The support frame 60 is composed of a plurality of horizontal and vertical bars 61 that form a multi-level framework to support the shaft 20.

Also referring to FIGS. 7 and 8, when the wind turbine of the present invention is acted upon by wind, [as indicated by the arrows], the first cam member 31 and the second cam member 32 are set in pre-determined positions in accordance with the direction indicated by the wind vane assembly 51. The blades 43 of one side of the upper-level blade set 40 are guided by the first cam member 31 and the second cam member 32 and caused by aerodynamic force to swivel automatically to a vertical state where the vertical blades 43 receive the greatest wind pressure. Meanwhile the blades 43 on the other side of the upper-level blade set 40 are guided by the first cam member 31 to set an initial swiveling angle and thence, due to the wind pressure acting upon the blades 43, automatically swivel to the horizontal state, which is the state of least wind resistance, so that the blade set 40 drives the shaft 20 to rotate in, for example, a counter-clockwise direction. At the same time, the lower-level blade set 40 is substantially parallel to the air flow of the wind thereby losing wind pressure (and thereby losing power), but the blades 43 on one side of the lower-level blade set 40 are in a horizontal state, getting ready to be acted upon by the aerodynamic force of the wind to start swiveling to a vertical state.

FIG. 9 shows the condition succeeding from that shown in FIG. 7. With the upper-level and lower-level blade sets 40 further rotating counter-clockwise, the blades 43 of the lower-level blade set 40 that are in a horizontal state ready to receive the aerodynamic force of the wind (the blades 43 of the other side of the lower-level blade set 40 being in a vertical state) cause the crank arms 44 thereof to move along the inclined sections 322 of the second cam members 32 and thus their initial angle is changed by the camming action. After that change of angle, the blades 43 are subject to wind pressure which allows them automatically and easily to swivel upward. When the blades 43 swivel and approach a vertical state, the blades 43 engage with the inclined sections 322 of the guide sections 311 of the first cam members 31 and are thus automatically stopped. At this point, the blades 43 together form a vertical surface that serves as an optimum wind-receiving surface that effectively receives wind pressure for driving rotation of the shaft 20.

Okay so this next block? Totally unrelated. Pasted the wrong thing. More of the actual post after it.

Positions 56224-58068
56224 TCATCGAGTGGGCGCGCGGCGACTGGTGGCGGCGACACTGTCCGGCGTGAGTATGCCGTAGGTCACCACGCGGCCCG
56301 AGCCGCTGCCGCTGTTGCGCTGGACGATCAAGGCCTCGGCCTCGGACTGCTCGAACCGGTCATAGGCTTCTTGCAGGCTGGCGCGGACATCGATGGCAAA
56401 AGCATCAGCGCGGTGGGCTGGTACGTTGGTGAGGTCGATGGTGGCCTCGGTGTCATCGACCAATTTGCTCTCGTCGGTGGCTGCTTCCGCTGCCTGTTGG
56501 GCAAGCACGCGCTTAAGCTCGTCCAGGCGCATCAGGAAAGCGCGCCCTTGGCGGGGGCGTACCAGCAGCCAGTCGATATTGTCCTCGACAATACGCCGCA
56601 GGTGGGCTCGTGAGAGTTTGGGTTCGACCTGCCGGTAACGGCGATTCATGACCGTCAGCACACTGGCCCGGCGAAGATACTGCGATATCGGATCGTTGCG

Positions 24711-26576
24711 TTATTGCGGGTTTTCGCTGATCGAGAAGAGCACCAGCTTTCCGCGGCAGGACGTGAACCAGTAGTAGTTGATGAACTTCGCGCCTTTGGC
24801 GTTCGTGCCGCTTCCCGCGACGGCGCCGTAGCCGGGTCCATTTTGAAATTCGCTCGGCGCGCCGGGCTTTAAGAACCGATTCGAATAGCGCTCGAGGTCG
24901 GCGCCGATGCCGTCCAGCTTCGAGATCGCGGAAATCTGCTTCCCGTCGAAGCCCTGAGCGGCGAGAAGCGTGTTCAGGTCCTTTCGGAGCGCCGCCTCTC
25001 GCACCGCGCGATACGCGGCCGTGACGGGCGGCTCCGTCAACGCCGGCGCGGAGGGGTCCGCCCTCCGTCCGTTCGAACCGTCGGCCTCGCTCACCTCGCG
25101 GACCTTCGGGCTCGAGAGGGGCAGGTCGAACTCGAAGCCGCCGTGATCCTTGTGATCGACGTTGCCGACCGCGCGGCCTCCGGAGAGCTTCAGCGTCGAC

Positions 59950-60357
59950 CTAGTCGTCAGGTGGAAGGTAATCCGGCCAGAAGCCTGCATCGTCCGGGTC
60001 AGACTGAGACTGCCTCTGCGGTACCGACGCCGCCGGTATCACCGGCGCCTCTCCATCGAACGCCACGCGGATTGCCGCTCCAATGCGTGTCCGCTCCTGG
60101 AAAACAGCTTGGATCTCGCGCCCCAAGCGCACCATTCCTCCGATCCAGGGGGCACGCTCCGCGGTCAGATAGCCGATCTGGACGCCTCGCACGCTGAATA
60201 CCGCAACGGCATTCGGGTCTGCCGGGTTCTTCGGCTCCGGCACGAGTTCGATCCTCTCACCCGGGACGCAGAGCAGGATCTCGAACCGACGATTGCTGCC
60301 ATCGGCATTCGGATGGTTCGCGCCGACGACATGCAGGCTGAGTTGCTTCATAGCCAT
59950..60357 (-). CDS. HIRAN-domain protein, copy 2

FIG. 10 also demonstrates the condition succeeding FIG. 7. When the blades 43 on one side of the lower-level blade set 40 start to receive wind pressure and swivel to form a vertical surface, the blades 43 on the other side of the lower-level blade set 40, that were originally in a vertical state, start to get to a leeward position. The crank arms 44 thereof reach the inclined sections 312 of the guide sections 311 of the first cam members 31 and are induced thereby to change their angle so that the blade 43 that was in a vertical state easily swivels to a horizontal state, a less wind-resistant condition.

Referring to FIGS. 11 and 12, when the blades 43 of one side of the lower-level blade set 40 are in a vertical state and are subject to the greatest wind pressure, the blades 43 of the other side of the lower-level blade set 40 are located in a leeward position and provide the least wind resistance. At this moment, the upper-level blade set 40 is substantially parallel to the direction of air flow of the wind, thus losing wind pressure (and thereby losing power), and the lower-level blade set 40 succeeds the rotation force of the upper-level blade set 40. As such, wind energy of variable directions can be intersected and optimum power generation performance can be ensured for rotating the shaft 20 to drive the generator 10 even at low wind speeds.